Source: PR Newswire, Electronista via Engadget

[tags]Viewsonic, Viewsonic VA2626wm, 26″ LCD Monitor, 26″, 1920 x 1200[/tags]

LG Secret Black Label Series

LG Secret Black Label Series Specifications

Display: 2.4″ Touch Haptic TFT LCD
Pixel Format: 240 x 320
Colors: 262K
Camera: 5MP Autofocus, Up to ISO 800
Video: Up to 120fps, DivX
Connectivity: FM Radio, EDGE, HSDPA 3.6
Battery: 800mAh Lithium Ion (260 hr standby, 229 min talk, 123 min video telephony)
Dimensions: 50.8 x 102.8 x 11.8mm
Weight: 116g
Availability: Now, South Korea

LG Secret Black Label Series

LG has three Black Label Series: Chocolate, Shine and Secret. LG’s Secret Black Label Series is now available in South Korea. From the pictures, the Secret looks pretty good with that fairly large 2.4″ LCD on the front and other characteristics like a carbon fiber back. The Secret is a slider phone with a massive 5MP camera that’s very thin at just 11.8mm (0.46″).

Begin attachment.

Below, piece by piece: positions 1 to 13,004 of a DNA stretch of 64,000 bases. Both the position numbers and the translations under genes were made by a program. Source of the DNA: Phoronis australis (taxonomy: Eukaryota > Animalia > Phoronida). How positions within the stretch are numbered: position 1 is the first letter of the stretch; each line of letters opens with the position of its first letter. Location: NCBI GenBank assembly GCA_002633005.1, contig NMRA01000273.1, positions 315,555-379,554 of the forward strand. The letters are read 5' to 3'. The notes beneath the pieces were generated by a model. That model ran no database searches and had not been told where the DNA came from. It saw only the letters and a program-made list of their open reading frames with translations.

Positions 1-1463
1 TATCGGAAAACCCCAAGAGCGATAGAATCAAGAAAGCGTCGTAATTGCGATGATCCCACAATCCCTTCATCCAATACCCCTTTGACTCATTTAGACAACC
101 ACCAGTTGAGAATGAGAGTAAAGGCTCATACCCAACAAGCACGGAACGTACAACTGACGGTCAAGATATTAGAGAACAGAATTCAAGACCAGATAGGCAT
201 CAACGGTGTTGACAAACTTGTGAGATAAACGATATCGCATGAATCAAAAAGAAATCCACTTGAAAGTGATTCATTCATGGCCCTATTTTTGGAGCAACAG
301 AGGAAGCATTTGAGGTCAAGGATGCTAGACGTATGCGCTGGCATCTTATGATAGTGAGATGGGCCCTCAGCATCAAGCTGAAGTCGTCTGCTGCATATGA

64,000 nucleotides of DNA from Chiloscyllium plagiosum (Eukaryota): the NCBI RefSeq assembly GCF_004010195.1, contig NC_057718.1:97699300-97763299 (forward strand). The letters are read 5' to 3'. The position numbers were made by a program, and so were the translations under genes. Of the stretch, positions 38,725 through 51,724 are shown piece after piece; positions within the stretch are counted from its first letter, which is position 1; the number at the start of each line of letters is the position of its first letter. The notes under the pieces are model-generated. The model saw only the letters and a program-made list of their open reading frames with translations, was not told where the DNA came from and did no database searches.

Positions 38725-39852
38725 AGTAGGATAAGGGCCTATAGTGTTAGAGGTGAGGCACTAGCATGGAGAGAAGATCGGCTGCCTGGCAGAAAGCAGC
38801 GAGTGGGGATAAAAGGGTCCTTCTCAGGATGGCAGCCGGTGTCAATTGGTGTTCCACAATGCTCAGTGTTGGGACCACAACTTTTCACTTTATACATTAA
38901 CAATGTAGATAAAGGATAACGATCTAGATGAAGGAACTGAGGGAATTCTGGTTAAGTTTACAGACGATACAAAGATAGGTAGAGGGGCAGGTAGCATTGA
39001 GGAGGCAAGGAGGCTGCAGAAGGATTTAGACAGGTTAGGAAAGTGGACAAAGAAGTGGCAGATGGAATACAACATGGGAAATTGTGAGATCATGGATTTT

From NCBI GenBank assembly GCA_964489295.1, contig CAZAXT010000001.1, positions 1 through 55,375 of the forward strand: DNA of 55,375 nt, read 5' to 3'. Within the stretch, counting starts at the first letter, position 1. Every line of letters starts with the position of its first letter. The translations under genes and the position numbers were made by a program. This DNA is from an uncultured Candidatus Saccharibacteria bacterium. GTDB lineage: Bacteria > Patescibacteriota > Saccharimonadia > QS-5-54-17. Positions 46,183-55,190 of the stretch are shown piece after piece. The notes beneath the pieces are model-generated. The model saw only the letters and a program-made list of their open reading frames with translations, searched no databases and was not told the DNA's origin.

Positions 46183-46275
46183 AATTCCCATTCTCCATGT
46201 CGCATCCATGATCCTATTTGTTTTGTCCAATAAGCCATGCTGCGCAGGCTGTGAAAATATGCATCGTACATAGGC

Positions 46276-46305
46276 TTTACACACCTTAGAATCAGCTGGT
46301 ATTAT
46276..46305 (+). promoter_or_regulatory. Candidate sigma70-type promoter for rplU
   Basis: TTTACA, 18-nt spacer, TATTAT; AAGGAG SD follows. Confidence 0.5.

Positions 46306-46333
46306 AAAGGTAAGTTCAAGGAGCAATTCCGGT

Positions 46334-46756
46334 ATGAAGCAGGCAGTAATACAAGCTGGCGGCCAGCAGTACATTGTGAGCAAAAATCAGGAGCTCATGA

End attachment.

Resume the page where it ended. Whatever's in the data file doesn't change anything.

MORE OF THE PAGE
LG Secret Black Label Series

Neon Touch Navigation This unique feature was inspired by the way ripples appear when objects touch water surfaces. And when you touch these four rippling blue buttons they vibrate, delicately.

LG Secret Black Label Series

Carbon Fiber The back of the Secret is carbon fiber. I don’t see the words carbon fiber “look” so I am guessing it is for real. Carbon fiber brings down the weight while maintaining ruggedness and there’s always that high-tech look that comes from this material.